By Pat Schwiebert, R.N.
A shooting occurred in Aurora, Colorado just two weeks ago. And within the first hour of this horrific event people were asking “why?” “Why did he do this terrible thing?” “Why did my friend die and not me?” “Why didn’t the assassin get stopped before coming into the movie theatre?” “Why did my son decide to sit in that row this very night instead of one he would normally choose?”
As one who has been sitting for years with people who are grieving I know the question “Why” will be asked over and over in the months to come. Why do we want to know why when knowing why doesn’t change anything? What are we doing when we ask that question?
- We are trying to make sense out of something that makes no sense.
- We are trying explain away something that cannot be explained.
- We are trying to justify what just happened.
- We think we are supposed to know why.
- We think we can prevent it from happening again if we know why.
- Our friends may want to know why so they can assure themselves that they would never make that same mistake.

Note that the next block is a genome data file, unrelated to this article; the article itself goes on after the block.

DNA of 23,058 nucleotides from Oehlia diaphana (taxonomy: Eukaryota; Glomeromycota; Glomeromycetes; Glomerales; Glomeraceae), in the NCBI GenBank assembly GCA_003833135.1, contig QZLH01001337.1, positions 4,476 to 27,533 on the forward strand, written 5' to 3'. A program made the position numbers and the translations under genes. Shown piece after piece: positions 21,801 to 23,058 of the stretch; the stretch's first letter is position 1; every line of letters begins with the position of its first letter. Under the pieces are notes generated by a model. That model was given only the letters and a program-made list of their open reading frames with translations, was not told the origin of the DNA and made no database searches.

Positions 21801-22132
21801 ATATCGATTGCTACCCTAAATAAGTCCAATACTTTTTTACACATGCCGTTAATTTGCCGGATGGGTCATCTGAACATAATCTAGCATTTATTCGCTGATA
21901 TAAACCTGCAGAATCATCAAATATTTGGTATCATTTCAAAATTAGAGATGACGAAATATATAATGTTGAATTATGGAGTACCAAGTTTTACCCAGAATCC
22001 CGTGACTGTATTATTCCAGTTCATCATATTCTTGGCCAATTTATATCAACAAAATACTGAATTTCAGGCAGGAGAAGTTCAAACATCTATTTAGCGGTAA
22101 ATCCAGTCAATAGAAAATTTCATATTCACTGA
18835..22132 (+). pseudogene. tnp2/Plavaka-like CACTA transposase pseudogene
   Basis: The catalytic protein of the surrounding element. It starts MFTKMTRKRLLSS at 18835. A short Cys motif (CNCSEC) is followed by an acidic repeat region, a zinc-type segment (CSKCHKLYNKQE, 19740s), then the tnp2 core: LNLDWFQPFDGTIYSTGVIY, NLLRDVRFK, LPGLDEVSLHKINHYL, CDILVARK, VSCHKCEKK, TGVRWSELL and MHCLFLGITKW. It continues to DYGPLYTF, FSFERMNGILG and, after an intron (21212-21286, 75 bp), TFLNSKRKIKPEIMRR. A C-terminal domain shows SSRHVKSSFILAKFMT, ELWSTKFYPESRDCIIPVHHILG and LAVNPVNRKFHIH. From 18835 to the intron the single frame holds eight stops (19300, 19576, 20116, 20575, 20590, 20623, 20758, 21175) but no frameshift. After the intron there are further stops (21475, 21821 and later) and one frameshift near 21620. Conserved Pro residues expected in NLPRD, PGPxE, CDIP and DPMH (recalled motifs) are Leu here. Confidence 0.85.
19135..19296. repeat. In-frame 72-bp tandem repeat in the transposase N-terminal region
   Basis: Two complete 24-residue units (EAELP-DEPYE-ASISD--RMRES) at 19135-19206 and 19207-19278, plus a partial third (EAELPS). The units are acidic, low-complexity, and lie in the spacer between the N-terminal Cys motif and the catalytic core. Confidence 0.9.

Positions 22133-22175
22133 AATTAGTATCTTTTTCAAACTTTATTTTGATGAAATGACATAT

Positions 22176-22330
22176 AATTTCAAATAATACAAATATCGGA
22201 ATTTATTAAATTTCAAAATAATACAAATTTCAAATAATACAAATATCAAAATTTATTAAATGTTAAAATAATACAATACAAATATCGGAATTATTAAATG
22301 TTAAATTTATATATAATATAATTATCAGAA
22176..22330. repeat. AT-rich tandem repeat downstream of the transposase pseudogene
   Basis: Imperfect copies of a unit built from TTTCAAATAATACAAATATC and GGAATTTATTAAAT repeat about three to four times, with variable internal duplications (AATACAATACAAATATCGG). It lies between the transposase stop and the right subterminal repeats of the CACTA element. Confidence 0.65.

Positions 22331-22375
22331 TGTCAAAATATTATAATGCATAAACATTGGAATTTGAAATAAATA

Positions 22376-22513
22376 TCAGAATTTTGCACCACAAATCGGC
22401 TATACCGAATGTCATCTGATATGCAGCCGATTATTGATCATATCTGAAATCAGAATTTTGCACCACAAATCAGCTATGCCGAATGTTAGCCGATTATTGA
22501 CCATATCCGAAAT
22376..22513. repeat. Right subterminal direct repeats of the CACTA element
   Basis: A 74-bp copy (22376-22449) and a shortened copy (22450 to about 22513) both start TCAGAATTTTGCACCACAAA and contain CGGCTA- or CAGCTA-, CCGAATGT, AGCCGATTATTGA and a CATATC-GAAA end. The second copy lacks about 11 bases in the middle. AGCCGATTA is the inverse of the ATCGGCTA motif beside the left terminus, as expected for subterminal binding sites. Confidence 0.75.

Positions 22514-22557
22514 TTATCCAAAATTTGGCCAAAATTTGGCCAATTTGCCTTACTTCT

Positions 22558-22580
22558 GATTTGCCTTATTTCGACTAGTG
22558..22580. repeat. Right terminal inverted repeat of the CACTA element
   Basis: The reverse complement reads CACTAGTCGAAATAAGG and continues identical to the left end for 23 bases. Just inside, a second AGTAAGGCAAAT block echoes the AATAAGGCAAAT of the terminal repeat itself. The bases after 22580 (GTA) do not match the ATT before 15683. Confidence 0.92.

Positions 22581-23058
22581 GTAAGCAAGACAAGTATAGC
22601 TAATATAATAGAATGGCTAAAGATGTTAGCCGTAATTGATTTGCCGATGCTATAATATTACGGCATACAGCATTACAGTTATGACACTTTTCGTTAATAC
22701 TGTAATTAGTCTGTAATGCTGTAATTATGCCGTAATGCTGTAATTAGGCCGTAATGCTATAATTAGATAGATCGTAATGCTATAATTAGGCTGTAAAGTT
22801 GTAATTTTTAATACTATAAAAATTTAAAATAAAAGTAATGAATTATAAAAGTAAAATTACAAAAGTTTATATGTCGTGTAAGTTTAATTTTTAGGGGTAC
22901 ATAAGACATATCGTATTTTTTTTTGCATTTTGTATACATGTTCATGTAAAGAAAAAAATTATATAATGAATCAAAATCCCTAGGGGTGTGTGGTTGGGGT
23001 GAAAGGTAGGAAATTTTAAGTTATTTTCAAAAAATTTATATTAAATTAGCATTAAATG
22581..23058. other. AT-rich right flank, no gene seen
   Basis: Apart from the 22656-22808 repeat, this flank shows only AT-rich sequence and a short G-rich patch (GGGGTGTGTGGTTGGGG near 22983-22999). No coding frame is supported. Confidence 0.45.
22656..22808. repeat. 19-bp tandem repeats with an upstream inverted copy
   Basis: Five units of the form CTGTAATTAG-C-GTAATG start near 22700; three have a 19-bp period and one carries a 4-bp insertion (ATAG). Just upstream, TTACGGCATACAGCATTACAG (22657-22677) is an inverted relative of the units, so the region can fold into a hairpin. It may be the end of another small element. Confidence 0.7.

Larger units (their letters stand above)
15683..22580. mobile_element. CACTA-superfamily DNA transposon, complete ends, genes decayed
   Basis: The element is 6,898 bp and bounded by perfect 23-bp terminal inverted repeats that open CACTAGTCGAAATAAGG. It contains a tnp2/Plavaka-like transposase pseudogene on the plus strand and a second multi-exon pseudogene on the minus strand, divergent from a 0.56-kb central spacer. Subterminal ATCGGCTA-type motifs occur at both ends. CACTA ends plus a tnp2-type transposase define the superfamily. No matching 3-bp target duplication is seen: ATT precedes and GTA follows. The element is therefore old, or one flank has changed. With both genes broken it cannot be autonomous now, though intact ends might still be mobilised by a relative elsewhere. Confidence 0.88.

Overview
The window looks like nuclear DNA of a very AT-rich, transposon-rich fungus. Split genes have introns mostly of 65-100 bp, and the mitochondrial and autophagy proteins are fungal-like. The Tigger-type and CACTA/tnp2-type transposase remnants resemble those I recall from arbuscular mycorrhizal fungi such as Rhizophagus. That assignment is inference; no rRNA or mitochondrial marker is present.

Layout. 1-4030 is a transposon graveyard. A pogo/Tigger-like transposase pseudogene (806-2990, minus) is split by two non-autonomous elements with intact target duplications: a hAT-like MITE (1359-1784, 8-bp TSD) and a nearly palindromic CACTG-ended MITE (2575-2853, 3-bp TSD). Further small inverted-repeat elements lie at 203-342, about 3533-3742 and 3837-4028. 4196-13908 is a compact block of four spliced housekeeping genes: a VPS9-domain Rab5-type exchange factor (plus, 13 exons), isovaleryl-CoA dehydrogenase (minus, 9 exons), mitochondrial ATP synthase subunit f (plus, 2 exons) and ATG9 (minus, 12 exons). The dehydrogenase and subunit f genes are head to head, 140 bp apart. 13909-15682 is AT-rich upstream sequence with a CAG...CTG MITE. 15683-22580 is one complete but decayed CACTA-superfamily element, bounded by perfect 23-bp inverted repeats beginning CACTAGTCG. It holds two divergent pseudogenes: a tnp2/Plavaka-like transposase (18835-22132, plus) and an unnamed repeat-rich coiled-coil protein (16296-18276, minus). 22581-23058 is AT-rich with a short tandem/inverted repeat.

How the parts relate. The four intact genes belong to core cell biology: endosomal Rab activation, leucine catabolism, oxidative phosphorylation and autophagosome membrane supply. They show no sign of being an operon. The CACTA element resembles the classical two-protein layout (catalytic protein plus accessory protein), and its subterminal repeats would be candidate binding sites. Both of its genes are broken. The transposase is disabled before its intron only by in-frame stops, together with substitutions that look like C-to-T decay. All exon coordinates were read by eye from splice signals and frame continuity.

- We assume we have control of our lives and that we make wise choices. Something out of the ordinary that does harm causes us to challenge our own ability to protect those whom we love.
- We want to know why so that when others ask us what happened we have a reasonable answer that can explain everything.
- We are enchanted by theories that we can develop—in an intellectual process that keeps us from having to feel the searing pain of loss.
As children we would continue to ask why even after we were given an answer. It’s as though if we kept asking why we’d finally get the answer we wanted. “Just because” was not a sufficient answer. But NO answer will fully satisfy us. The only acceptable answer is…”This is just a bad nightmare and you will wake up soon.” Knowing why will not make us miss our loved ones any less.
Asking “why” is not a bad thing. It’s part of the process of grief that we face as we come to terms with the reality that this awful thing happened and we couldn’t /didn’t prevent it. At some point we will realize we may never really know why. And we will have to learn to be okay with not knowing.
Ultimately the more important question is not “why do bad things happen to good people?” but how will we respond to the bad things that have happened? Or what do we plan to do to put our lives back together in the face of what has happened.
And when we get to the place where “why?” no longer has its hold on us we can begin to rebuild our lives knowing we can live knowing “Just because” may be good enough.